How to Stop Drinking Alcohol, Soda, and Coffee: Manage Your Addiction with These TipsMar 02, 2021 03:00 PM How to Stop Drinking - Photo by Anete Lusina from Pexels
Tripboba.com - Whether it is alcohol, soda, or coffee, deep down we all know that consuming these drinks excessively for a long period of time gives negative impacts on our health. That’s why many of us try to cut down on—or even quit—drinking. Unfortunately, stopping the habit is easier said than done.
Drinking alcohol itself is largely accepted as a social activity as well as a way to cope with stress. As for coffee, we find it great for our focus and help us stay alert. Also, caffeine found in either coffee or soda is mildly addictive. These are why drinking the mentioned beverages is such a hard habit to break.
No worries, though. If you’ve been a fan of either alcohol, coffee, or soda and want to manage your addiction to the beverages, we’ve got good news for you. In this article, Tripboba has got you covered with tips and tricks on how to stop drinking. So follow along and create a plan that works for you!
1. How to stop drinking alcohol
When you’re trying to cut back or take an indefinite break from drinking alcohol, it’s important to take some time to explore your relationship with alcohol.
The first thing you’d want to do in order to learn how to stop drinking is to ask yourself some questions, like how much you actually drink, AND why you always drink that much in the first place.
Plenty of people use alcohol to numb emotional pain or face stressful situations more easily. However, we should understand that drinking alcohol alone won’t solve whatever issues you’ve got—you really should manage your emotions and actually face the problems head-on. That’s why, knowing the reasons behind your alcohol use can help you explore alternative ways to address your issues more productively.
From there, you can start to pick the best approach that suits you. Keep your goal achievable; depending on how severe your alcohol dependence is, you can decide whether to give up alcohol entirely or just reduce the alcohol use. Complete sobriety isn’t a bad goal, of course, but it doesn’t have to be the only one.
Once you’ve set your goal, you can let your close ones help motivate you to stick with your decision. Finding alcohol recovery communities is another great choice—they usually offer addiction rehab programs including individual and group counseling sessions, medical and mental health support, adjunctive and complementary methods, and support groups.
Moreover, you can make a few changes in your typical routine like finding a new favorite drink, rediscovering hobbies, keeping a journal, and exploring other means to cope. The important thing is to always treat yourself kindly if your plan doesn’t stick at first. Quitting drinking alcohol is a big challenge and doing so can take time, so don’t be too harsh on yourself.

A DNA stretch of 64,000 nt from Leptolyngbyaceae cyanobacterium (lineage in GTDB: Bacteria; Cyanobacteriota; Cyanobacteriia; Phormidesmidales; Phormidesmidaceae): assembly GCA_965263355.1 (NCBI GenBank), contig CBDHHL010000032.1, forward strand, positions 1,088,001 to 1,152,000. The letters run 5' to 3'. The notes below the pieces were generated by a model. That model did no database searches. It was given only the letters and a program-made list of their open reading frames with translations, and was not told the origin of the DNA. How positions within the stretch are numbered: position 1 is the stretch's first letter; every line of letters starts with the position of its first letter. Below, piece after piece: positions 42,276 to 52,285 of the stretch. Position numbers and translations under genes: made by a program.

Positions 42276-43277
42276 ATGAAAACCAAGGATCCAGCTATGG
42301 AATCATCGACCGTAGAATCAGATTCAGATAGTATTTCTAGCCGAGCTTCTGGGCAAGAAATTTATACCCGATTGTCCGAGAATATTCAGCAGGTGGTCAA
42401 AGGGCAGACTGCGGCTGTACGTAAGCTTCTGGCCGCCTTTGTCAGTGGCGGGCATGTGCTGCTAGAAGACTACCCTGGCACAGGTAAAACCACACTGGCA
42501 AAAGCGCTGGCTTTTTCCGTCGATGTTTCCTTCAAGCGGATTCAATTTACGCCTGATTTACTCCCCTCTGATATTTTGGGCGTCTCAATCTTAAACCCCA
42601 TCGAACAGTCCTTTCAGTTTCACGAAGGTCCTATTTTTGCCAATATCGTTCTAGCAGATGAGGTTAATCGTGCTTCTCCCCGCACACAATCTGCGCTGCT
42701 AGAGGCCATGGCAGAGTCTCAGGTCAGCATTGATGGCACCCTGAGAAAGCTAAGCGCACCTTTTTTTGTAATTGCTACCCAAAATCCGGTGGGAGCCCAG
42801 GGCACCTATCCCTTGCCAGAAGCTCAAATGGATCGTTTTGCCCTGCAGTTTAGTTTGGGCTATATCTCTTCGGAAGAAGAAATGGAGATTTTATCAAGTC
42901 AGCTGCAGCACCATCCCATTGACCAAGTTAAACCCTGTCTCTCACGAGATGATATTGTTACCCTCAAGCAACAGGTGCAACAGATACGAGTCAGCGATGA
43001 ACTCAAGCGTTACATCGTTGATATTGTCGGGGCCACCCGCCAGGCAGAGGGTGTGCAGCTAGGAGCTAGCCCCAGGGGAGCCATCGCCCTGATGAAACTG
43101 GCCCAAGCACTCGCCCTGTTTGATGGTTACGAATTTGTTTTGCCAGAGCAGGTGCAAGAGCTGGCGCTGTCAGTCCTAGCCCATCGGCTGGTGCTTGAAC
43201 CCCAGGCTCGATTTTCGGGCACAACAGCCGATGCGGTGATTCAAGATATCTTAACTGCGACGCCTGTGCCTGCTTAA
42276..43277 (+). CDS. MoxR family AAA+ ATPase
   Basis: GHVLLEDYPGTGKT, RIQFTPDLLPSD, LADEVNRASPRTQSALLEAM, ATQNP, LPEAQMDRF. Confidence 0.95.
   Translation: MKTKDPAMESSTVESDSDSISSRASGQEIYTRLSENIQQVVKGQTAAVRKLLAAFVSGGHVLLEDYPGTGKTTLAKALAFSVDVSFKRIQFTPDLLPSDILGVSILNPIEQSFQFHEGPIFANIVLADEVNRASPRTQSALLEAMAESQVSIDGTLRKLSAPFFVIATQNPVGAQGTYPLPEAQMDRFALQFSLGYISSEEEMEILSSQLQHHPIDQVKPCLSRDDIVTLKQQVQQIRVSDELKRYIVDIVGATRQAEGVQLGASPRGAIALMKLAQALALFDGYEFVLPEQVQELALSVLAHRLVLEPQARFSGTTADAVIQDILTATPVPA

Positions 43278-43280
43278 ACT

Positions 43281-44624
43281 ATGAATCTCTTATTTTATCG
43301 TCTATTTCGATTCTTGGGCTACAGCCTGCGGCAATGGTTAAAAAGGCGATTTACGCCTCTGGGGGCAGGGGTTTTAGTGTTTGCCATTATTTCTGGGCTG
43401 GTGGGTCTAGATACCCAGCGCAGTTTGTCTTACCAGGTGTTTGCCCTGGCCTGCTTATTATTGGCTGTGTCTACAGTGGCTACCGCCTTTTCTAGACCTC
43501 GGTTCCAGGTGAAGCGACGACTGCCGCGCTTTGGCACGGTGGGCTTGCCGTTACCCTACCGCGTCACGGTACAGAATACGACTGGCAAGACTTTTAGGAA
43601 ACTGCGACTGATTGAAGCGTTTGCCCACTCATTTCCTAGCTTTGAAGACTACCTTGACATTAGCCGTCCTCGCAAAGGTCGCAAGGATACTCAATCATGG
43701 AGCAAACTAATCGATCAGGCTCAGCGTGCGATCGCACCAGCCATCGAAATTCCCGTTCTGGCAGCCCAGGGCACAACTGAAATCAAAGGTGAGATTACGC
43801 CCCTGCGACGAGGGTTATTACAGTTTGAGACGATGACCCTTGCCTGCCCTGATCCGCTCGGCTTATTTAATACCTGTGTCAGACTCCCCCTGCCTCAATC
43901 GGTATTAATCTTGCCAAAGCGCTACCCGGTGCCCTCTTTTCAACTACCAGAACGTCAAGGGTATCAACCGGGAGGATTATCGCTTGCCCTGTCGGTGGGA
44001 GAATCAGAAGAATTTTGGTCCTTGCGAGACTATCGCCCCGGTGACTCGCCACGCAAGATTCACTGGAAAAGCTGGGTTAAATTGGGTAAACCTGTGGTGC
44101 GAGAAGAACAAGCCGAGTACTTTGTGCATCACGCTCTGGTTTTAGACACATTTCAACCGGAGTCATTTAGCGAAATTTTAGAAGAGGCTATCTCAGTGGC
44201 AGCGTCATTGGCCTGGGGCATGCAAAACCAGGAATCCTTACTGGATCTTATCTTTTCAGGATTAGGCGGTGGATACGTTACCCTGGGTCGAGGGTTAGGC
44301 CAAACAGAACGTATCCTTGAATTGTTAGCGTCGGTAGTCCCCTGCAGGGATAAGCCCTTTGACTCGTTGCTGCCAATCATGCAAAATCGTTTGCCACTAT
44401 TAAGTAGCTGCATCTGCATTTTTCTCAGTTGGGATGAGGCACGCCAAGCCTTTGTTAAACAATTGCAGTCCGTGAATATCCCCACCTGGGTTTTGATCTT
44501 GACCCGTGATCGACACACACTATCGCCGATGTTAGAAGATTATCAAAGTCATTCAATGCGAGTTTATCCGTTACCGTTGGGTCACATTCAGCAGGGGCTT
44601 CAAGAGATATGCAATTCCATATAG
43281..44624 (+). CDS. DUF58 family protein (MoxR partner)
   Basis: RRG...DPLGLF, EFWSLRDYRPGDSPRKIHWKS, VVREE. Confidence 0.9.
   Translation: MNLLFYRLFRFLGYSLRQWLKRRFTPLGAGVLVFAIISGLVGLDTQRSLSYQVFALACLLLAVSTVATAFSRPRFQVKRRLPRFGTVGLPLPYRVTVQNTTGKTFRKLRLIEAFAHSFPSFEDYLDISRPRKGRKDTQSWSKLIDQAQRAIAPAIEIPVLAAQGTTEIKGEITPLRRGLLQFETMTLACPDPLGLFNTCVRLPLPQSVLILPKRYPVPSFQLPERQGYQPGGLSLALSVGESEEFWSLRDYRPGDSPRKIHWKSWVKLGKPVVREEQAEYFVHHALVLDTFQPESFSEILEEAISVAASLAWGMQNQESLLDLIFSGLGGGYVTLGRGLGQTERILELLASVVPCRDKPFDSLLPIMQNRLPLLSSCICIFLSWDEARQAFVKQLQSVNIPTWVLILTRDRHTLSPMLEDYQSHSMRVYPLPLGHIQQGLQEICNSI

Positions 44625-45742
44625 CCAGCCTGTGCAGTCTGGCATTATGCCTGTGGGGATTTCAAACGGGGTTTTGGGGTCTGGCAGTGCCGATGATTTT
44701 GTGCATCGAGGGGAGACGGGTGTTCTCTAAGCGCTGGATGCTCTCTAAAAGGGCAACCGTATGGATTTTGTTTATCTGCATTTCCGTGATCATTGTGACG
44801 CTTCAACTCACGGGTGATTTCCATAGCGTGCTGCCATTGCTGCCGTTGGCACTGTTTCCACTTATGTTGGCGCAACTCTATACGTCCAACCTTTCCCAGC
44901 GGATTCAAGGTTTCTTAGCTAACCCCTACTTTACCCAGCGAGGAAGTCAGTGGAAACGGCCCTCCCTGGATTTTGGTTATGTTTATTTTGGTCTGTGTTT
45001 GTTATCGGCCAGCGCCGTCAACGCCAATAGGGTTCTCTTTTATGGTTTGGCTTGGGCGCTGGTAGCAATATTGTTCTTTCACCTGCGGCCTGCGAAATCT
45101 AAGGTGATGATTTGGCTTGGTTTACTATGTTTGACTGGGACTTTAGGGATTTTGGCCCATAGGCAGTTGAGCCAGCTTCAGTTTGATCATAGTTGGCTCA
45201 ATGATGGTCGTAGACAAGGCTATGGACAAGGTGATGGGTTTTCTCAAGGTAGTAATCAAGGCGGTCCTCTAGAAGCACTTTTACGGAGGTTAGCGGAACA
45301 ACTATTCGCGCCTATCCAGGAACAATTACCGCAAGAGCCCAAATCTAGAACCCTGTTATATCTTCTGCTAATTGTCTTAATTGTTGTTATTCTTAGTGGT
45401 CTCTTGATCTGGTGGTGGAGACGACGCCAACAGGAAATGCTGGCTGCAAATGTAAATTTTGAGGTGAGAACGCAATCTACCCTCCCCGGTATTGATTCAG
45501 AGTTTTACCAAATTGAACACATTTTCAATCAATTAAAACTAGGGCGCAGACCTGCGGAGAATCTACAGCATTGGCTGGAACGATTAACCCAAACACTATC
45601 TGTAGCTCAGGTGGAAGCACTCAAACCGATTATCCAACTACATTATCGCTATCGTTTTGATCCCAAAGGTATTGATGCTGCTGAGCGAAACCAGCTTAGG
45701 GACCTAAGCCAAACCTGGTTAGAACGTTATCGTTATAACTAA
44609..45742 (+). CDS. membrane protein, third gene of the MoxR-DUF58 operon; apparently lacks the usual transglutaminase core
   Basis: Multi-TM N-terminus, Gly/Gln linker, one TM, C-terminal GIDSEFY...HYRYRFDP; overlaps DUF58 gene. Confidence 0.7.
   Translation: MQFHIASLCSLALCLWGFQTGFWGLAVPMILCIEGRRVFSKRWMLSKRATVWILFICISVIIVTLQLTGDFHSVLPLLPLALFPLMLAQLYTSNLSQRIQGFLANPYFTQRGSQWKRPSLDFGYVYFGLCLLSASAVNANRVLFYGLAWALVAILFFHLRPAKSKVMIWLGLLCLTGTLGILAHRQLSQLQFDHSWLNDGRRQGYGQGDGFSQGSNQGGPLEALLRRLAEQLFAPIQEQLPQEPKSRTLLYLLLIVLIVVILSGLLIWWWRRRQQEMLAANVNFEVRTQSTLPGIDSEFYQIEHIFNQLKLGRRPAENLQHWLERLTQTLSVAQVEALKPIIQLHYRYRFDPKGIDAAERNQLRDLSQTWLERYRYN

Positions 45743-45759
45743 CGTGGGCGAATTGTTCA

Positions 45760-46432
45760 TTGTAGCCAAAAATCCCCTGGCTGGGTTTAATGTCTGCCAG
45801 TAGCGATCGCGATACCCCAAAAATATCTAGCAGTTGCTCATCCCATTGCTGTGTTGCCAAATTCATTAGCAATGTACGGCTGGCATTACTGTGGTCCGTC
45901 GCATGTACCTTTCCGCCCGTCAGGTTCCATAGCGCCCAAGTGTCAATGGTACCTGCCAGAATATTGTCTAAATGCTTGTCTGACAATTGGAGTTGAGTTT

2. How to stop drinking soda
The key to learning how to stop drinking soda and basically other drinks is similar. You have to find the root causes of your soda addiction and find a way to break the habit. How our brain works also has to do with our soda cravings, so you need to understand that mere willpower is not enough.
You can try to drink more water as in some cases, soda cravings could be confused with thirst. Know that when you’re thirsty, your body needs proper hydration, and instead of soda, water is the best option for this task. Soda contains caffeine, which is a diuretic, and as a result, drinking soda will actually dehydrate you.
The strong urge to drink soda can also be curbed by replacing the soda with some healthier sweet treats, such as fruits, flavored yogurt, or sugar-free chewing gum. Also, you can try a soda alternative like infused water, kombucha, herbal or fruit teas, as well as coconut water.
3. How to stop drinking coffee
While coffee can positively influence your health and boost productivity, excessive caffeine consumption can be a real problem. And when you’re learning how to stop drinking coffee, you might also experience what is called as caffeine withdrawal.
This is especially the case when you try to quit caffeine abruptly. Those with a caffeine withdrawal often experience fatigue, anxiety, irritability, depressed mood, difficulty concentrating, drowsiness, brain fog, or flu-like symptoms with muscle aches.
You can avoid such unpleasant symptoms when learning to stop drinking coffee by limiting your daily caffeine consumption as well as gradually reducing the caffeine content of your beverage. You can also opt for herbal teas as a caffeine alternative. What’s more, getting extra sleep as well as fitting in a quick workout can help boost your energy without caffeine.
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